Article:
Leaving children or pets in a hot car might not even be intentional and could just be a result of being distracted and on “auto-pilot mode”. Avoid being rushed or on your phone that can leave you more frazzled and absent minded,. Build up the habit of “Look Before You Lock“. Even if you don’t have children, get in the habit for when you may help transport a neighbor’s kid, niece/nephew, or grandchild. An additional benefit of this habit is that while doing the sweep of the vehicle, you can be aware of any objects left in plain view that might be attractive to thieves. 

Don’t assume that every family member or care giver you place in trust of your loved ones knows as much as you do about hot vehicles Educate them. Here is a 10 minute free online interactive course about leaving children in hot cars. 

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The Gottman Island Survival Game

While reading a marriage book, I came across an exercise about communication and being able to influence your spouse. Thought it would be interesting for people here to think about and maybe do with each other here or privately with their own spouse.

The Gottman Island Survival Game

Imagine yourself shipwrecked with your partner/the members of this forum on a tropical desert island. Gilligan and Ginger are nowhere in sight – the two of you/the members of this forum are the only survivors. You have no idea where you are. A storm appears to be on the way. You decide that you need to prepare to survive on this island for some time, and to find some way to ensure you can be spotted by a rescue party. There are a lot of items from the ship on the beach that could help you, but you can only carry ten items.

Step 1: Each of you writes down on a separate piece of paper what you consider to be the ten most important items to keep from the inventory list below. Then rank-order these items based on their importance to you. Give the most crucial item a 1, the next most important item a 2, and so on.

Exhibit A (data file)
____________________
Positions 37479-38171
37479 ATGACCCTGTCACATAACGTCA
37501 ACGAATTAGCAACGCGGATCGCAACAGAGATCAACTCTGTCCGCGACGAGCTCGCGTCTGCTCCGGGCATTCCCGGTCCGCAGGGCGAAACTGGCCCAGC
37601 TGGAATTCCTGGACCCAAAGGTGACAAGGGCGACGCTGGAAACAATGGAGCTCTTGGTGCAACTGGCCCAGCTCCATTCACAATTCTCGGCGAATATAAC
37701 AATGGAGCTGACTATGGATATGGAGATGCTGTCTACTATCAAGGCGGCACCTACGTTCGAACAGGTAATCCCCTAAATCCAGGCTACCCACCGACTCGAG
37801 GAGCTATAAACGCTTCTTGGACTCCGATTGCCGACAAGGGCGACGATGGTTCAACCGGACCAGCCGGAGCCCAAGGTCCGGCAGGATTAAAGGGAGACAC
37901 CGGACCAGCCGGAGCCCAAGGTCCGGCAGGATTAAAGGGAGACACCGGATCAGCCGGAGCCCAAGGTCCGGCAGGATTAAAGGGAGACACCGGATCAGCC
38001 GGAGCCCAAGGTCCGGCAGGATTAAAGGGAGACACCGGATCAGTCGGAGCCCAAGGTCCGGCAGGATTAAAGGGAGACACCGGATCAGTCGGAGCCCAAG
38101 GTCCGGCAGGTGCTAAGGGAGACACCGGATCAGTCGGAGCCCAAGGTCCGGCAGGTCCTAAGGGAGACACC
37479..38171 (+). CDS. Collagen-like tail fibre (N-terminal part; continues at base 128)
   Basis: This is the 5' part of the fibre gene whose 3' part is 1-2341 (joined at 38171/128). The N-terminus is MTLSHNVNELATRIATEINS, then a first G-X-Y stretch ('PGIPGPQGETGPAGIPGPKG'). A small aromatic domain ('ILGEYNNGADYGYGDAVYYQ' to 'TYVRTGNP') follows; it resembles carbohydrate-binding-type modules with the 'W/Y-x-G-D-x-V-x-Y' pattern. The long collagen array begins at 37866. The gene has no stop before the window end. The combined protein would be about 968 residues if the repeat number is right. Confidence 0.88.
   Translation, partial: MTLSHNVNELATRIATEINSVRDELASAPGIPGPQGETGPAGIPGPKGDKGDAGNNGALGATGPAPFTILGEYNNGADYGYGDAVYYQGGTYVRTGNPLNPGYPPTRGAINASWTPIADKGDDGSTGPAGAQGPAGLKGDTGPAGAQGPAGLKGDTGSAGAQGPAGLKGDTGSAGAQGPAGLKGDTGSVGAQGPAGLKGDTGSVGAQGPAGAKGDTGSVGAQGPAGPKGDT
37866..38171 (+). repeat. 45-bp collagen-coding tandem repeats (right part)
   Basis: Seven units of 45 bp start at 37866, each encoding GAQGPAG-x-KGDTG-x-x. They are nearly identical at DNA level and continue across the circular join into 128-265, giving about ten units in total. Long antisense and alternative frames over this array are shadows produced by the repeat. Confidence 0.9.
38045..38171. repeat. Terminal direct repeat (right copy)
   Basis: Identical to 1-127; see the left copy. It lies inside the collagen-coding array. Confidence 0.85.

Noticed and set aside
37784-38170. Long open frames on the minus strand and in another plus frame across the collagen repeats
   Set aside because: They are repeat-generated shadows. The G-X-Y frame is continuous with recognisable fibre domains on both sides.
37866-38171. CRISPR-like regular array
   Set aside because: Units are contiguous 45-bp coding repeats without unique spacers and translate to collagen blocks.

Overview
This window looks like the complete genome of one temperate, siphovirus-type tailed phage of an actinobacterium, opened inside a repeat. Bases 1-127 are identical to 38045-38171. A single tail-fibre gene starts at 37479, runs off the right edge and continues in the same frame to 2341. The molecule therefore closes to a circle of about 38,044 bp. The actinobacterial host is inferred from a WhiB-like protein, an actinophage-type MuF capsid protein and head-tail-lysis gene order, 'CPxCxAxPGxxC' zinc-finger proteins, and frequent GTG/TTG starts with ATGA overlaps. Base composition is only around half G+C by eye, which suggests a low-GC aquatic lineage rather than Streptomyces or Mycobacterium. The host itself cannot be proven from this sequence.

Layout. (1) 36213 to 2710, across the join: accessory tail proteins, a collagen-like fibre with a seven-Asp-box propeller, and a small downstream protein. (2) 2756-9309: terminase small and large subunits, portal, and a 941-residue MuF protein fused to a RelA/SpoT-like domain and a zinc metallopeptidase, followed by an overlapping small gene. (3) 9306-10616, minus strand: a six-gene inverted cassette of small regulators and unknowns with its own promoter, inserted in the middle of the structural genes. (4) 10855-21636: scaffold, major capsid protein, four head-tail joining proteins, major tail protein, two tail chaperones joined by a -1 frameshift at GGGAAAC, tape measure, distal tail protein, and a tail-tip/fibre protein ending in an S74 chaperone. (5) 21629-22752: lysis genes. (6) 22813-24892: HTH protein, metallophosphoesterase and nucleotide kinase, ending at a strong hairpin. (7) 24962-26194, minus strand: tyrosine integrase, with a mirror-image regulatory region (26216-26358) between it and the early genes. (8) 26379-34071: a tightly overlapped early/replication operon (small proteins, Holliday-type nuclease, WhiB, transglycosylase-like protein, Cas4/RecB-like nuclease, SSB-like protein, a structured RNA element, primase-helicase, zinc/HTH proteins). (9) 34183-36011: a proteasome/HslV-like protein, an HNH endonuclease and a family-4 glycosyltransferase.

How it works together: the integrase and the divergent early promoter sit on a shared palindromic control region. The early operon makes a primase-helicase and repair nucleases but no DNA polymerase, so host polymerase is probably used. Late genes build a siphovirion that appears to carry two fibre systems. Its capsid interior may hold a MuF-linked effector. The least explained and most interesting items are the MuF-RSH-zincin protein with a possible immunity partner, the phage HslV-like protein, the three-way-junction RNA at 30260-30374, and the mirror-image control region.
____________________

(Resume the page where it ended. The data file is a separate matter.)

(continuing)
Ship’s Inventory:

Two changes of clothing AM-FM and short-wave radio receiver Ten gallons of water Pots and pans Matches Shovel Backpack Toilet paper Two tents Two sleeping bags Knife Small life raft, with sail Sunblock lotion Cookstove and lantern Long rope Two walkie-talkie sender-receiver units Freeze-dried food for seven days One change of clothing Bottle of whiskey Flares Compass Regional aerial maps Gun with six bullets Fifty packages of condoms First-aid kit with penicillin Oxygen tanks

Step 2: Share your list with your partner/people here on the forum. Together come up with a consensus list of ten items. This means talking it over and working as a team to solve the problem. Both of you need to be influential in discussing your viewpoint and in making the final decisions.

Let’s all do this exercise. Pick your 10 items, list them down in the comments, and then discuss/convince/argue on why we should pick the various items. Let’s see if we can get down and agree with at least 7/10 items as a community if we all were together in this situation of being stuck on an island together.

(Ignore Step 3 if doing it here on the forum, but I’m leaving it in case you want to work with your spouse on your communication)

Step 3: Once you have compromised on a third list, it’s time to evaluate how the game went. Think about how effective you were at influencing your partner and how effective they were at influencing you. Did either of you try to dominate? Were you competitive? Ask yourself if you had fun. Did both of you work well as a team and feel included, or did you sulk, withdraw, express irritability/anger?

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Hurricane Preparedness Week May 1-7, 2022

Hurricanes are powerful and very destructive forces of nature that affect millions of people each year. Luckily they are not spur of the moment disasters like a car accident or earthquake and some warning and preparation can be made beforehand to either ride out and withstand the devastation or get to a safer location in time.